Belarus opposition leader Sviatlana Tsikhanouskaya on Saturday hailed support from around the world after Minsk scrambled a warplane to intercept a flight and arrested a dissident journalist on board.
Belarus has been subject to EU and U.S. sanctions since President Alexander Lukashenko cracked down on pro-democracy protests after a disputed election last year. But his decision to intercept an international airliner in Belarusian airspace and arrest the 26-year-old has brought threats of more serious action. Most European countries told their aircraft to avoid Belarus airspace and banned Belarus carriers from their skies.
“I am very touched by the support I see in Lithuania and all around the world,”
Tsikhanouskaya told reporters, standing among a few hundred exiles in a square in Lithuania’s capital Vilnius. The protesters were holding pictures of the detained blogger Roman Protasevich and his girlfriend Sofia Sapega, a Russian citizen who was also arrested.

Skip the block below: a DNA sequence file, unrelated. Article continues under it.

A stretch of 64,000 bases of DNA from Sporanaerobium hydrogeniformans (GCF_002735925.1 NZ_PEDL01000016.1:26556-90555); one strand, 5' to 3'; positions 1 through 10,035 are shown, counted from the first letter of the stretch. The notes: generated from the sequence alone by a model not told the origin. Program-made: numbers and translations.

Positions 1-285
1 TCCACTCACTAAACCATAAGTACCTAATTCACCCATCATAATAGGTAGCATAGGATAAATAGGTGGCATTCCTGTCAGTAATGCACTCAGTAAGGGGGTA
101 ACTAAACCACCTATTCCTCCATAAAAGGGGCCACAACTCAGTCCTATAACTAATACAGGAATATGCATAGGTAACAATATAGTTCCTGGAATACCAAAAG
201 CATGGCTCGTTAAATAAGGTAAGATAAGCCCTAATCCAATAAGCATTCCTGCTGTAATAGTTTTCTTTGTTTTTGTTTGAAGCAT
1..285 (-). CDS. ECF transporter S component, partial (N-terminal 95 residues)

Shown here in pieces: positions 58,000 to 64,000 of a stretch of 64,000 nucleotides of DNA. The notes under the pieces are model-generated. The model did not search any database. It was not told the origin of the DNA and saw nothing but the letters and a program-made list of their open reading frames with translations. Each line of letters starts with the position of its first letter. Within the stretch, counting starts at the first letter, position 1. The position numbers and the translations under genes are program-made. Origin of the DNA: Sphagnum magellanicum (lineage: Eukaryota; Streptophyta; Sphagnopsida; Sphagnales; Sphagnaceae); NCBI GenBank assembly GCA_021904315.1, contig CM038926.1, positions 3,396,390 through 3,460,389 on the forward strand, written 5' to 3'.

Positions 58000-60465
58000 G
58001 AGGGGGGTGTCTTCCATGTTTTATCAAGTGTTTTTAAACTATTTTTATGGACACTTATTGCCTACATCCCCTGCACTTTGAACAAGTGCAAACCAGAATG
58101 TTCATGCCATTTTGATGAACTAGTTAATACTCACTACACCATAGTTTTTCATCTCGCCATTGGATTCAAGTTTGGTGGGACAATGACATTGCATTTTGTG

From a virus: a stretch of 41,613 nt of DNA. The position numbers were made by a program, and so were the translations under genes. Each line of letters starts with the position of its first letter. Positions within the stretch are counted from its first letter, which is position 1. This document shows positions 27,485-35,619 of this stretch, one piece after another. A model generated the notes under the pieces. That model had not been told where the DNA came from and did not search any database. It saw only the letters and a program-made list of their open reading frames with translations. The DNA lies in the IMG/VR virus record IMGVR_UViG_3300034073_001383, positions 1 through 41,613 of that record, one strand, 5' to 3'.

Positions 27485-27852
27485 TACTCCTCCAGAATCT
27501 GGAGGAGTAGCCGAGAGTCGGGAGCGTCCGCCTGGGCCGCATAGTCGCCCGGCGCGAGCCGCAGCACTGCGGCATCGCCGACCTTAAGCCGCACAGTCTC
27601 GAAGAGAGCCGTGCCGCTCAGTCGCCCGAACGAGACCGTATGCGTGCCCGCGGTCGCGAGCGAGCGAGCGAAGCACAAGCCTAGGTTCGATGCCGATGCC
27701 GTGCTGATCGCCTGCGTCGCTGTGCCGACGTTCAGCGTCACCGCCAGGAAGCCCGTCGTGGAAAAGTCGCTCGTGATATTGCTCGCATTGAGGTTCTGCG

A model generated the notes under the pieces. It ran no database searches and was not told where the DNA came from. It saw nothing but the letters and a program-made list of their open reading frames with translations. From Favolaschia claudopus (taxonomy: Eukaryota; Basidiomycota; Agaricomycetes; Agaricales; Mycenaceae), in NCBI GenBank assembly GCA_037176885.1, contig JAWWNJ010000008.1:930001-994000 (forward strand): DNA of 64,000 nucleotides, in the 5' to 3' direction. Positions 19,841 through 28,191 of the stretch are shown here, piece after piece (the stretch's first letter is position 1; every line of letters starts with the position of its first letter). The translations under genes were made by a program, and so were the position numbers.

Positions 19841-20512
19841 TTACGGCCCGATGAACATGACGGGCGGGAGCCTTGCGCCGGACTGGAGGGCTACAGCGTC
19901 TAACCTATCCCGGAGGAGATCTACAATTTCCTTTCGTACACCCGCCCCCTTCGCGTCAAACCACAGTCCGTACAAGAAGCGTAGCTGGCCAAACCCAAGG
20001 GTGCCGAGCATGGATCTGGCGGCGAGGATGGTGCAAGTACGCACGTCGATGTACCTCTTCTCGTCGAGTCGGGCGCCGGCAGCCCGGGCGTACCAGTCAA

Lithuania has sheltered hundreds of Belarusians who it says risked detention in their country after the presidential election, including Tsikhanouskaya.
“I hope we win this year.
I want to come back. I want to be home,” a woman at the protest told Reuters, bursting into tears.
Holding a “Europe Act Now” placard, she declined to give her name as she said it would be dangerous to her family and friends back in Belarus. Lukashenko said on Wednesday the journalist had been plotting a rebellion, and he accused the West of waging a hybrid war against him.
Protasevich has been shown on state TV confessing to organising demonstrations.
But Belarus opposition figures have dismissed that, saying it is evidence he has been tortured.
Russia has showed its longstanding ally support in this latest standoff with the West, with Lukashenko holding a second day of talks with President Vladimir Putin on Saturday. Russia confirmed it would move ahead with a second $500 million loan to Belarus next month.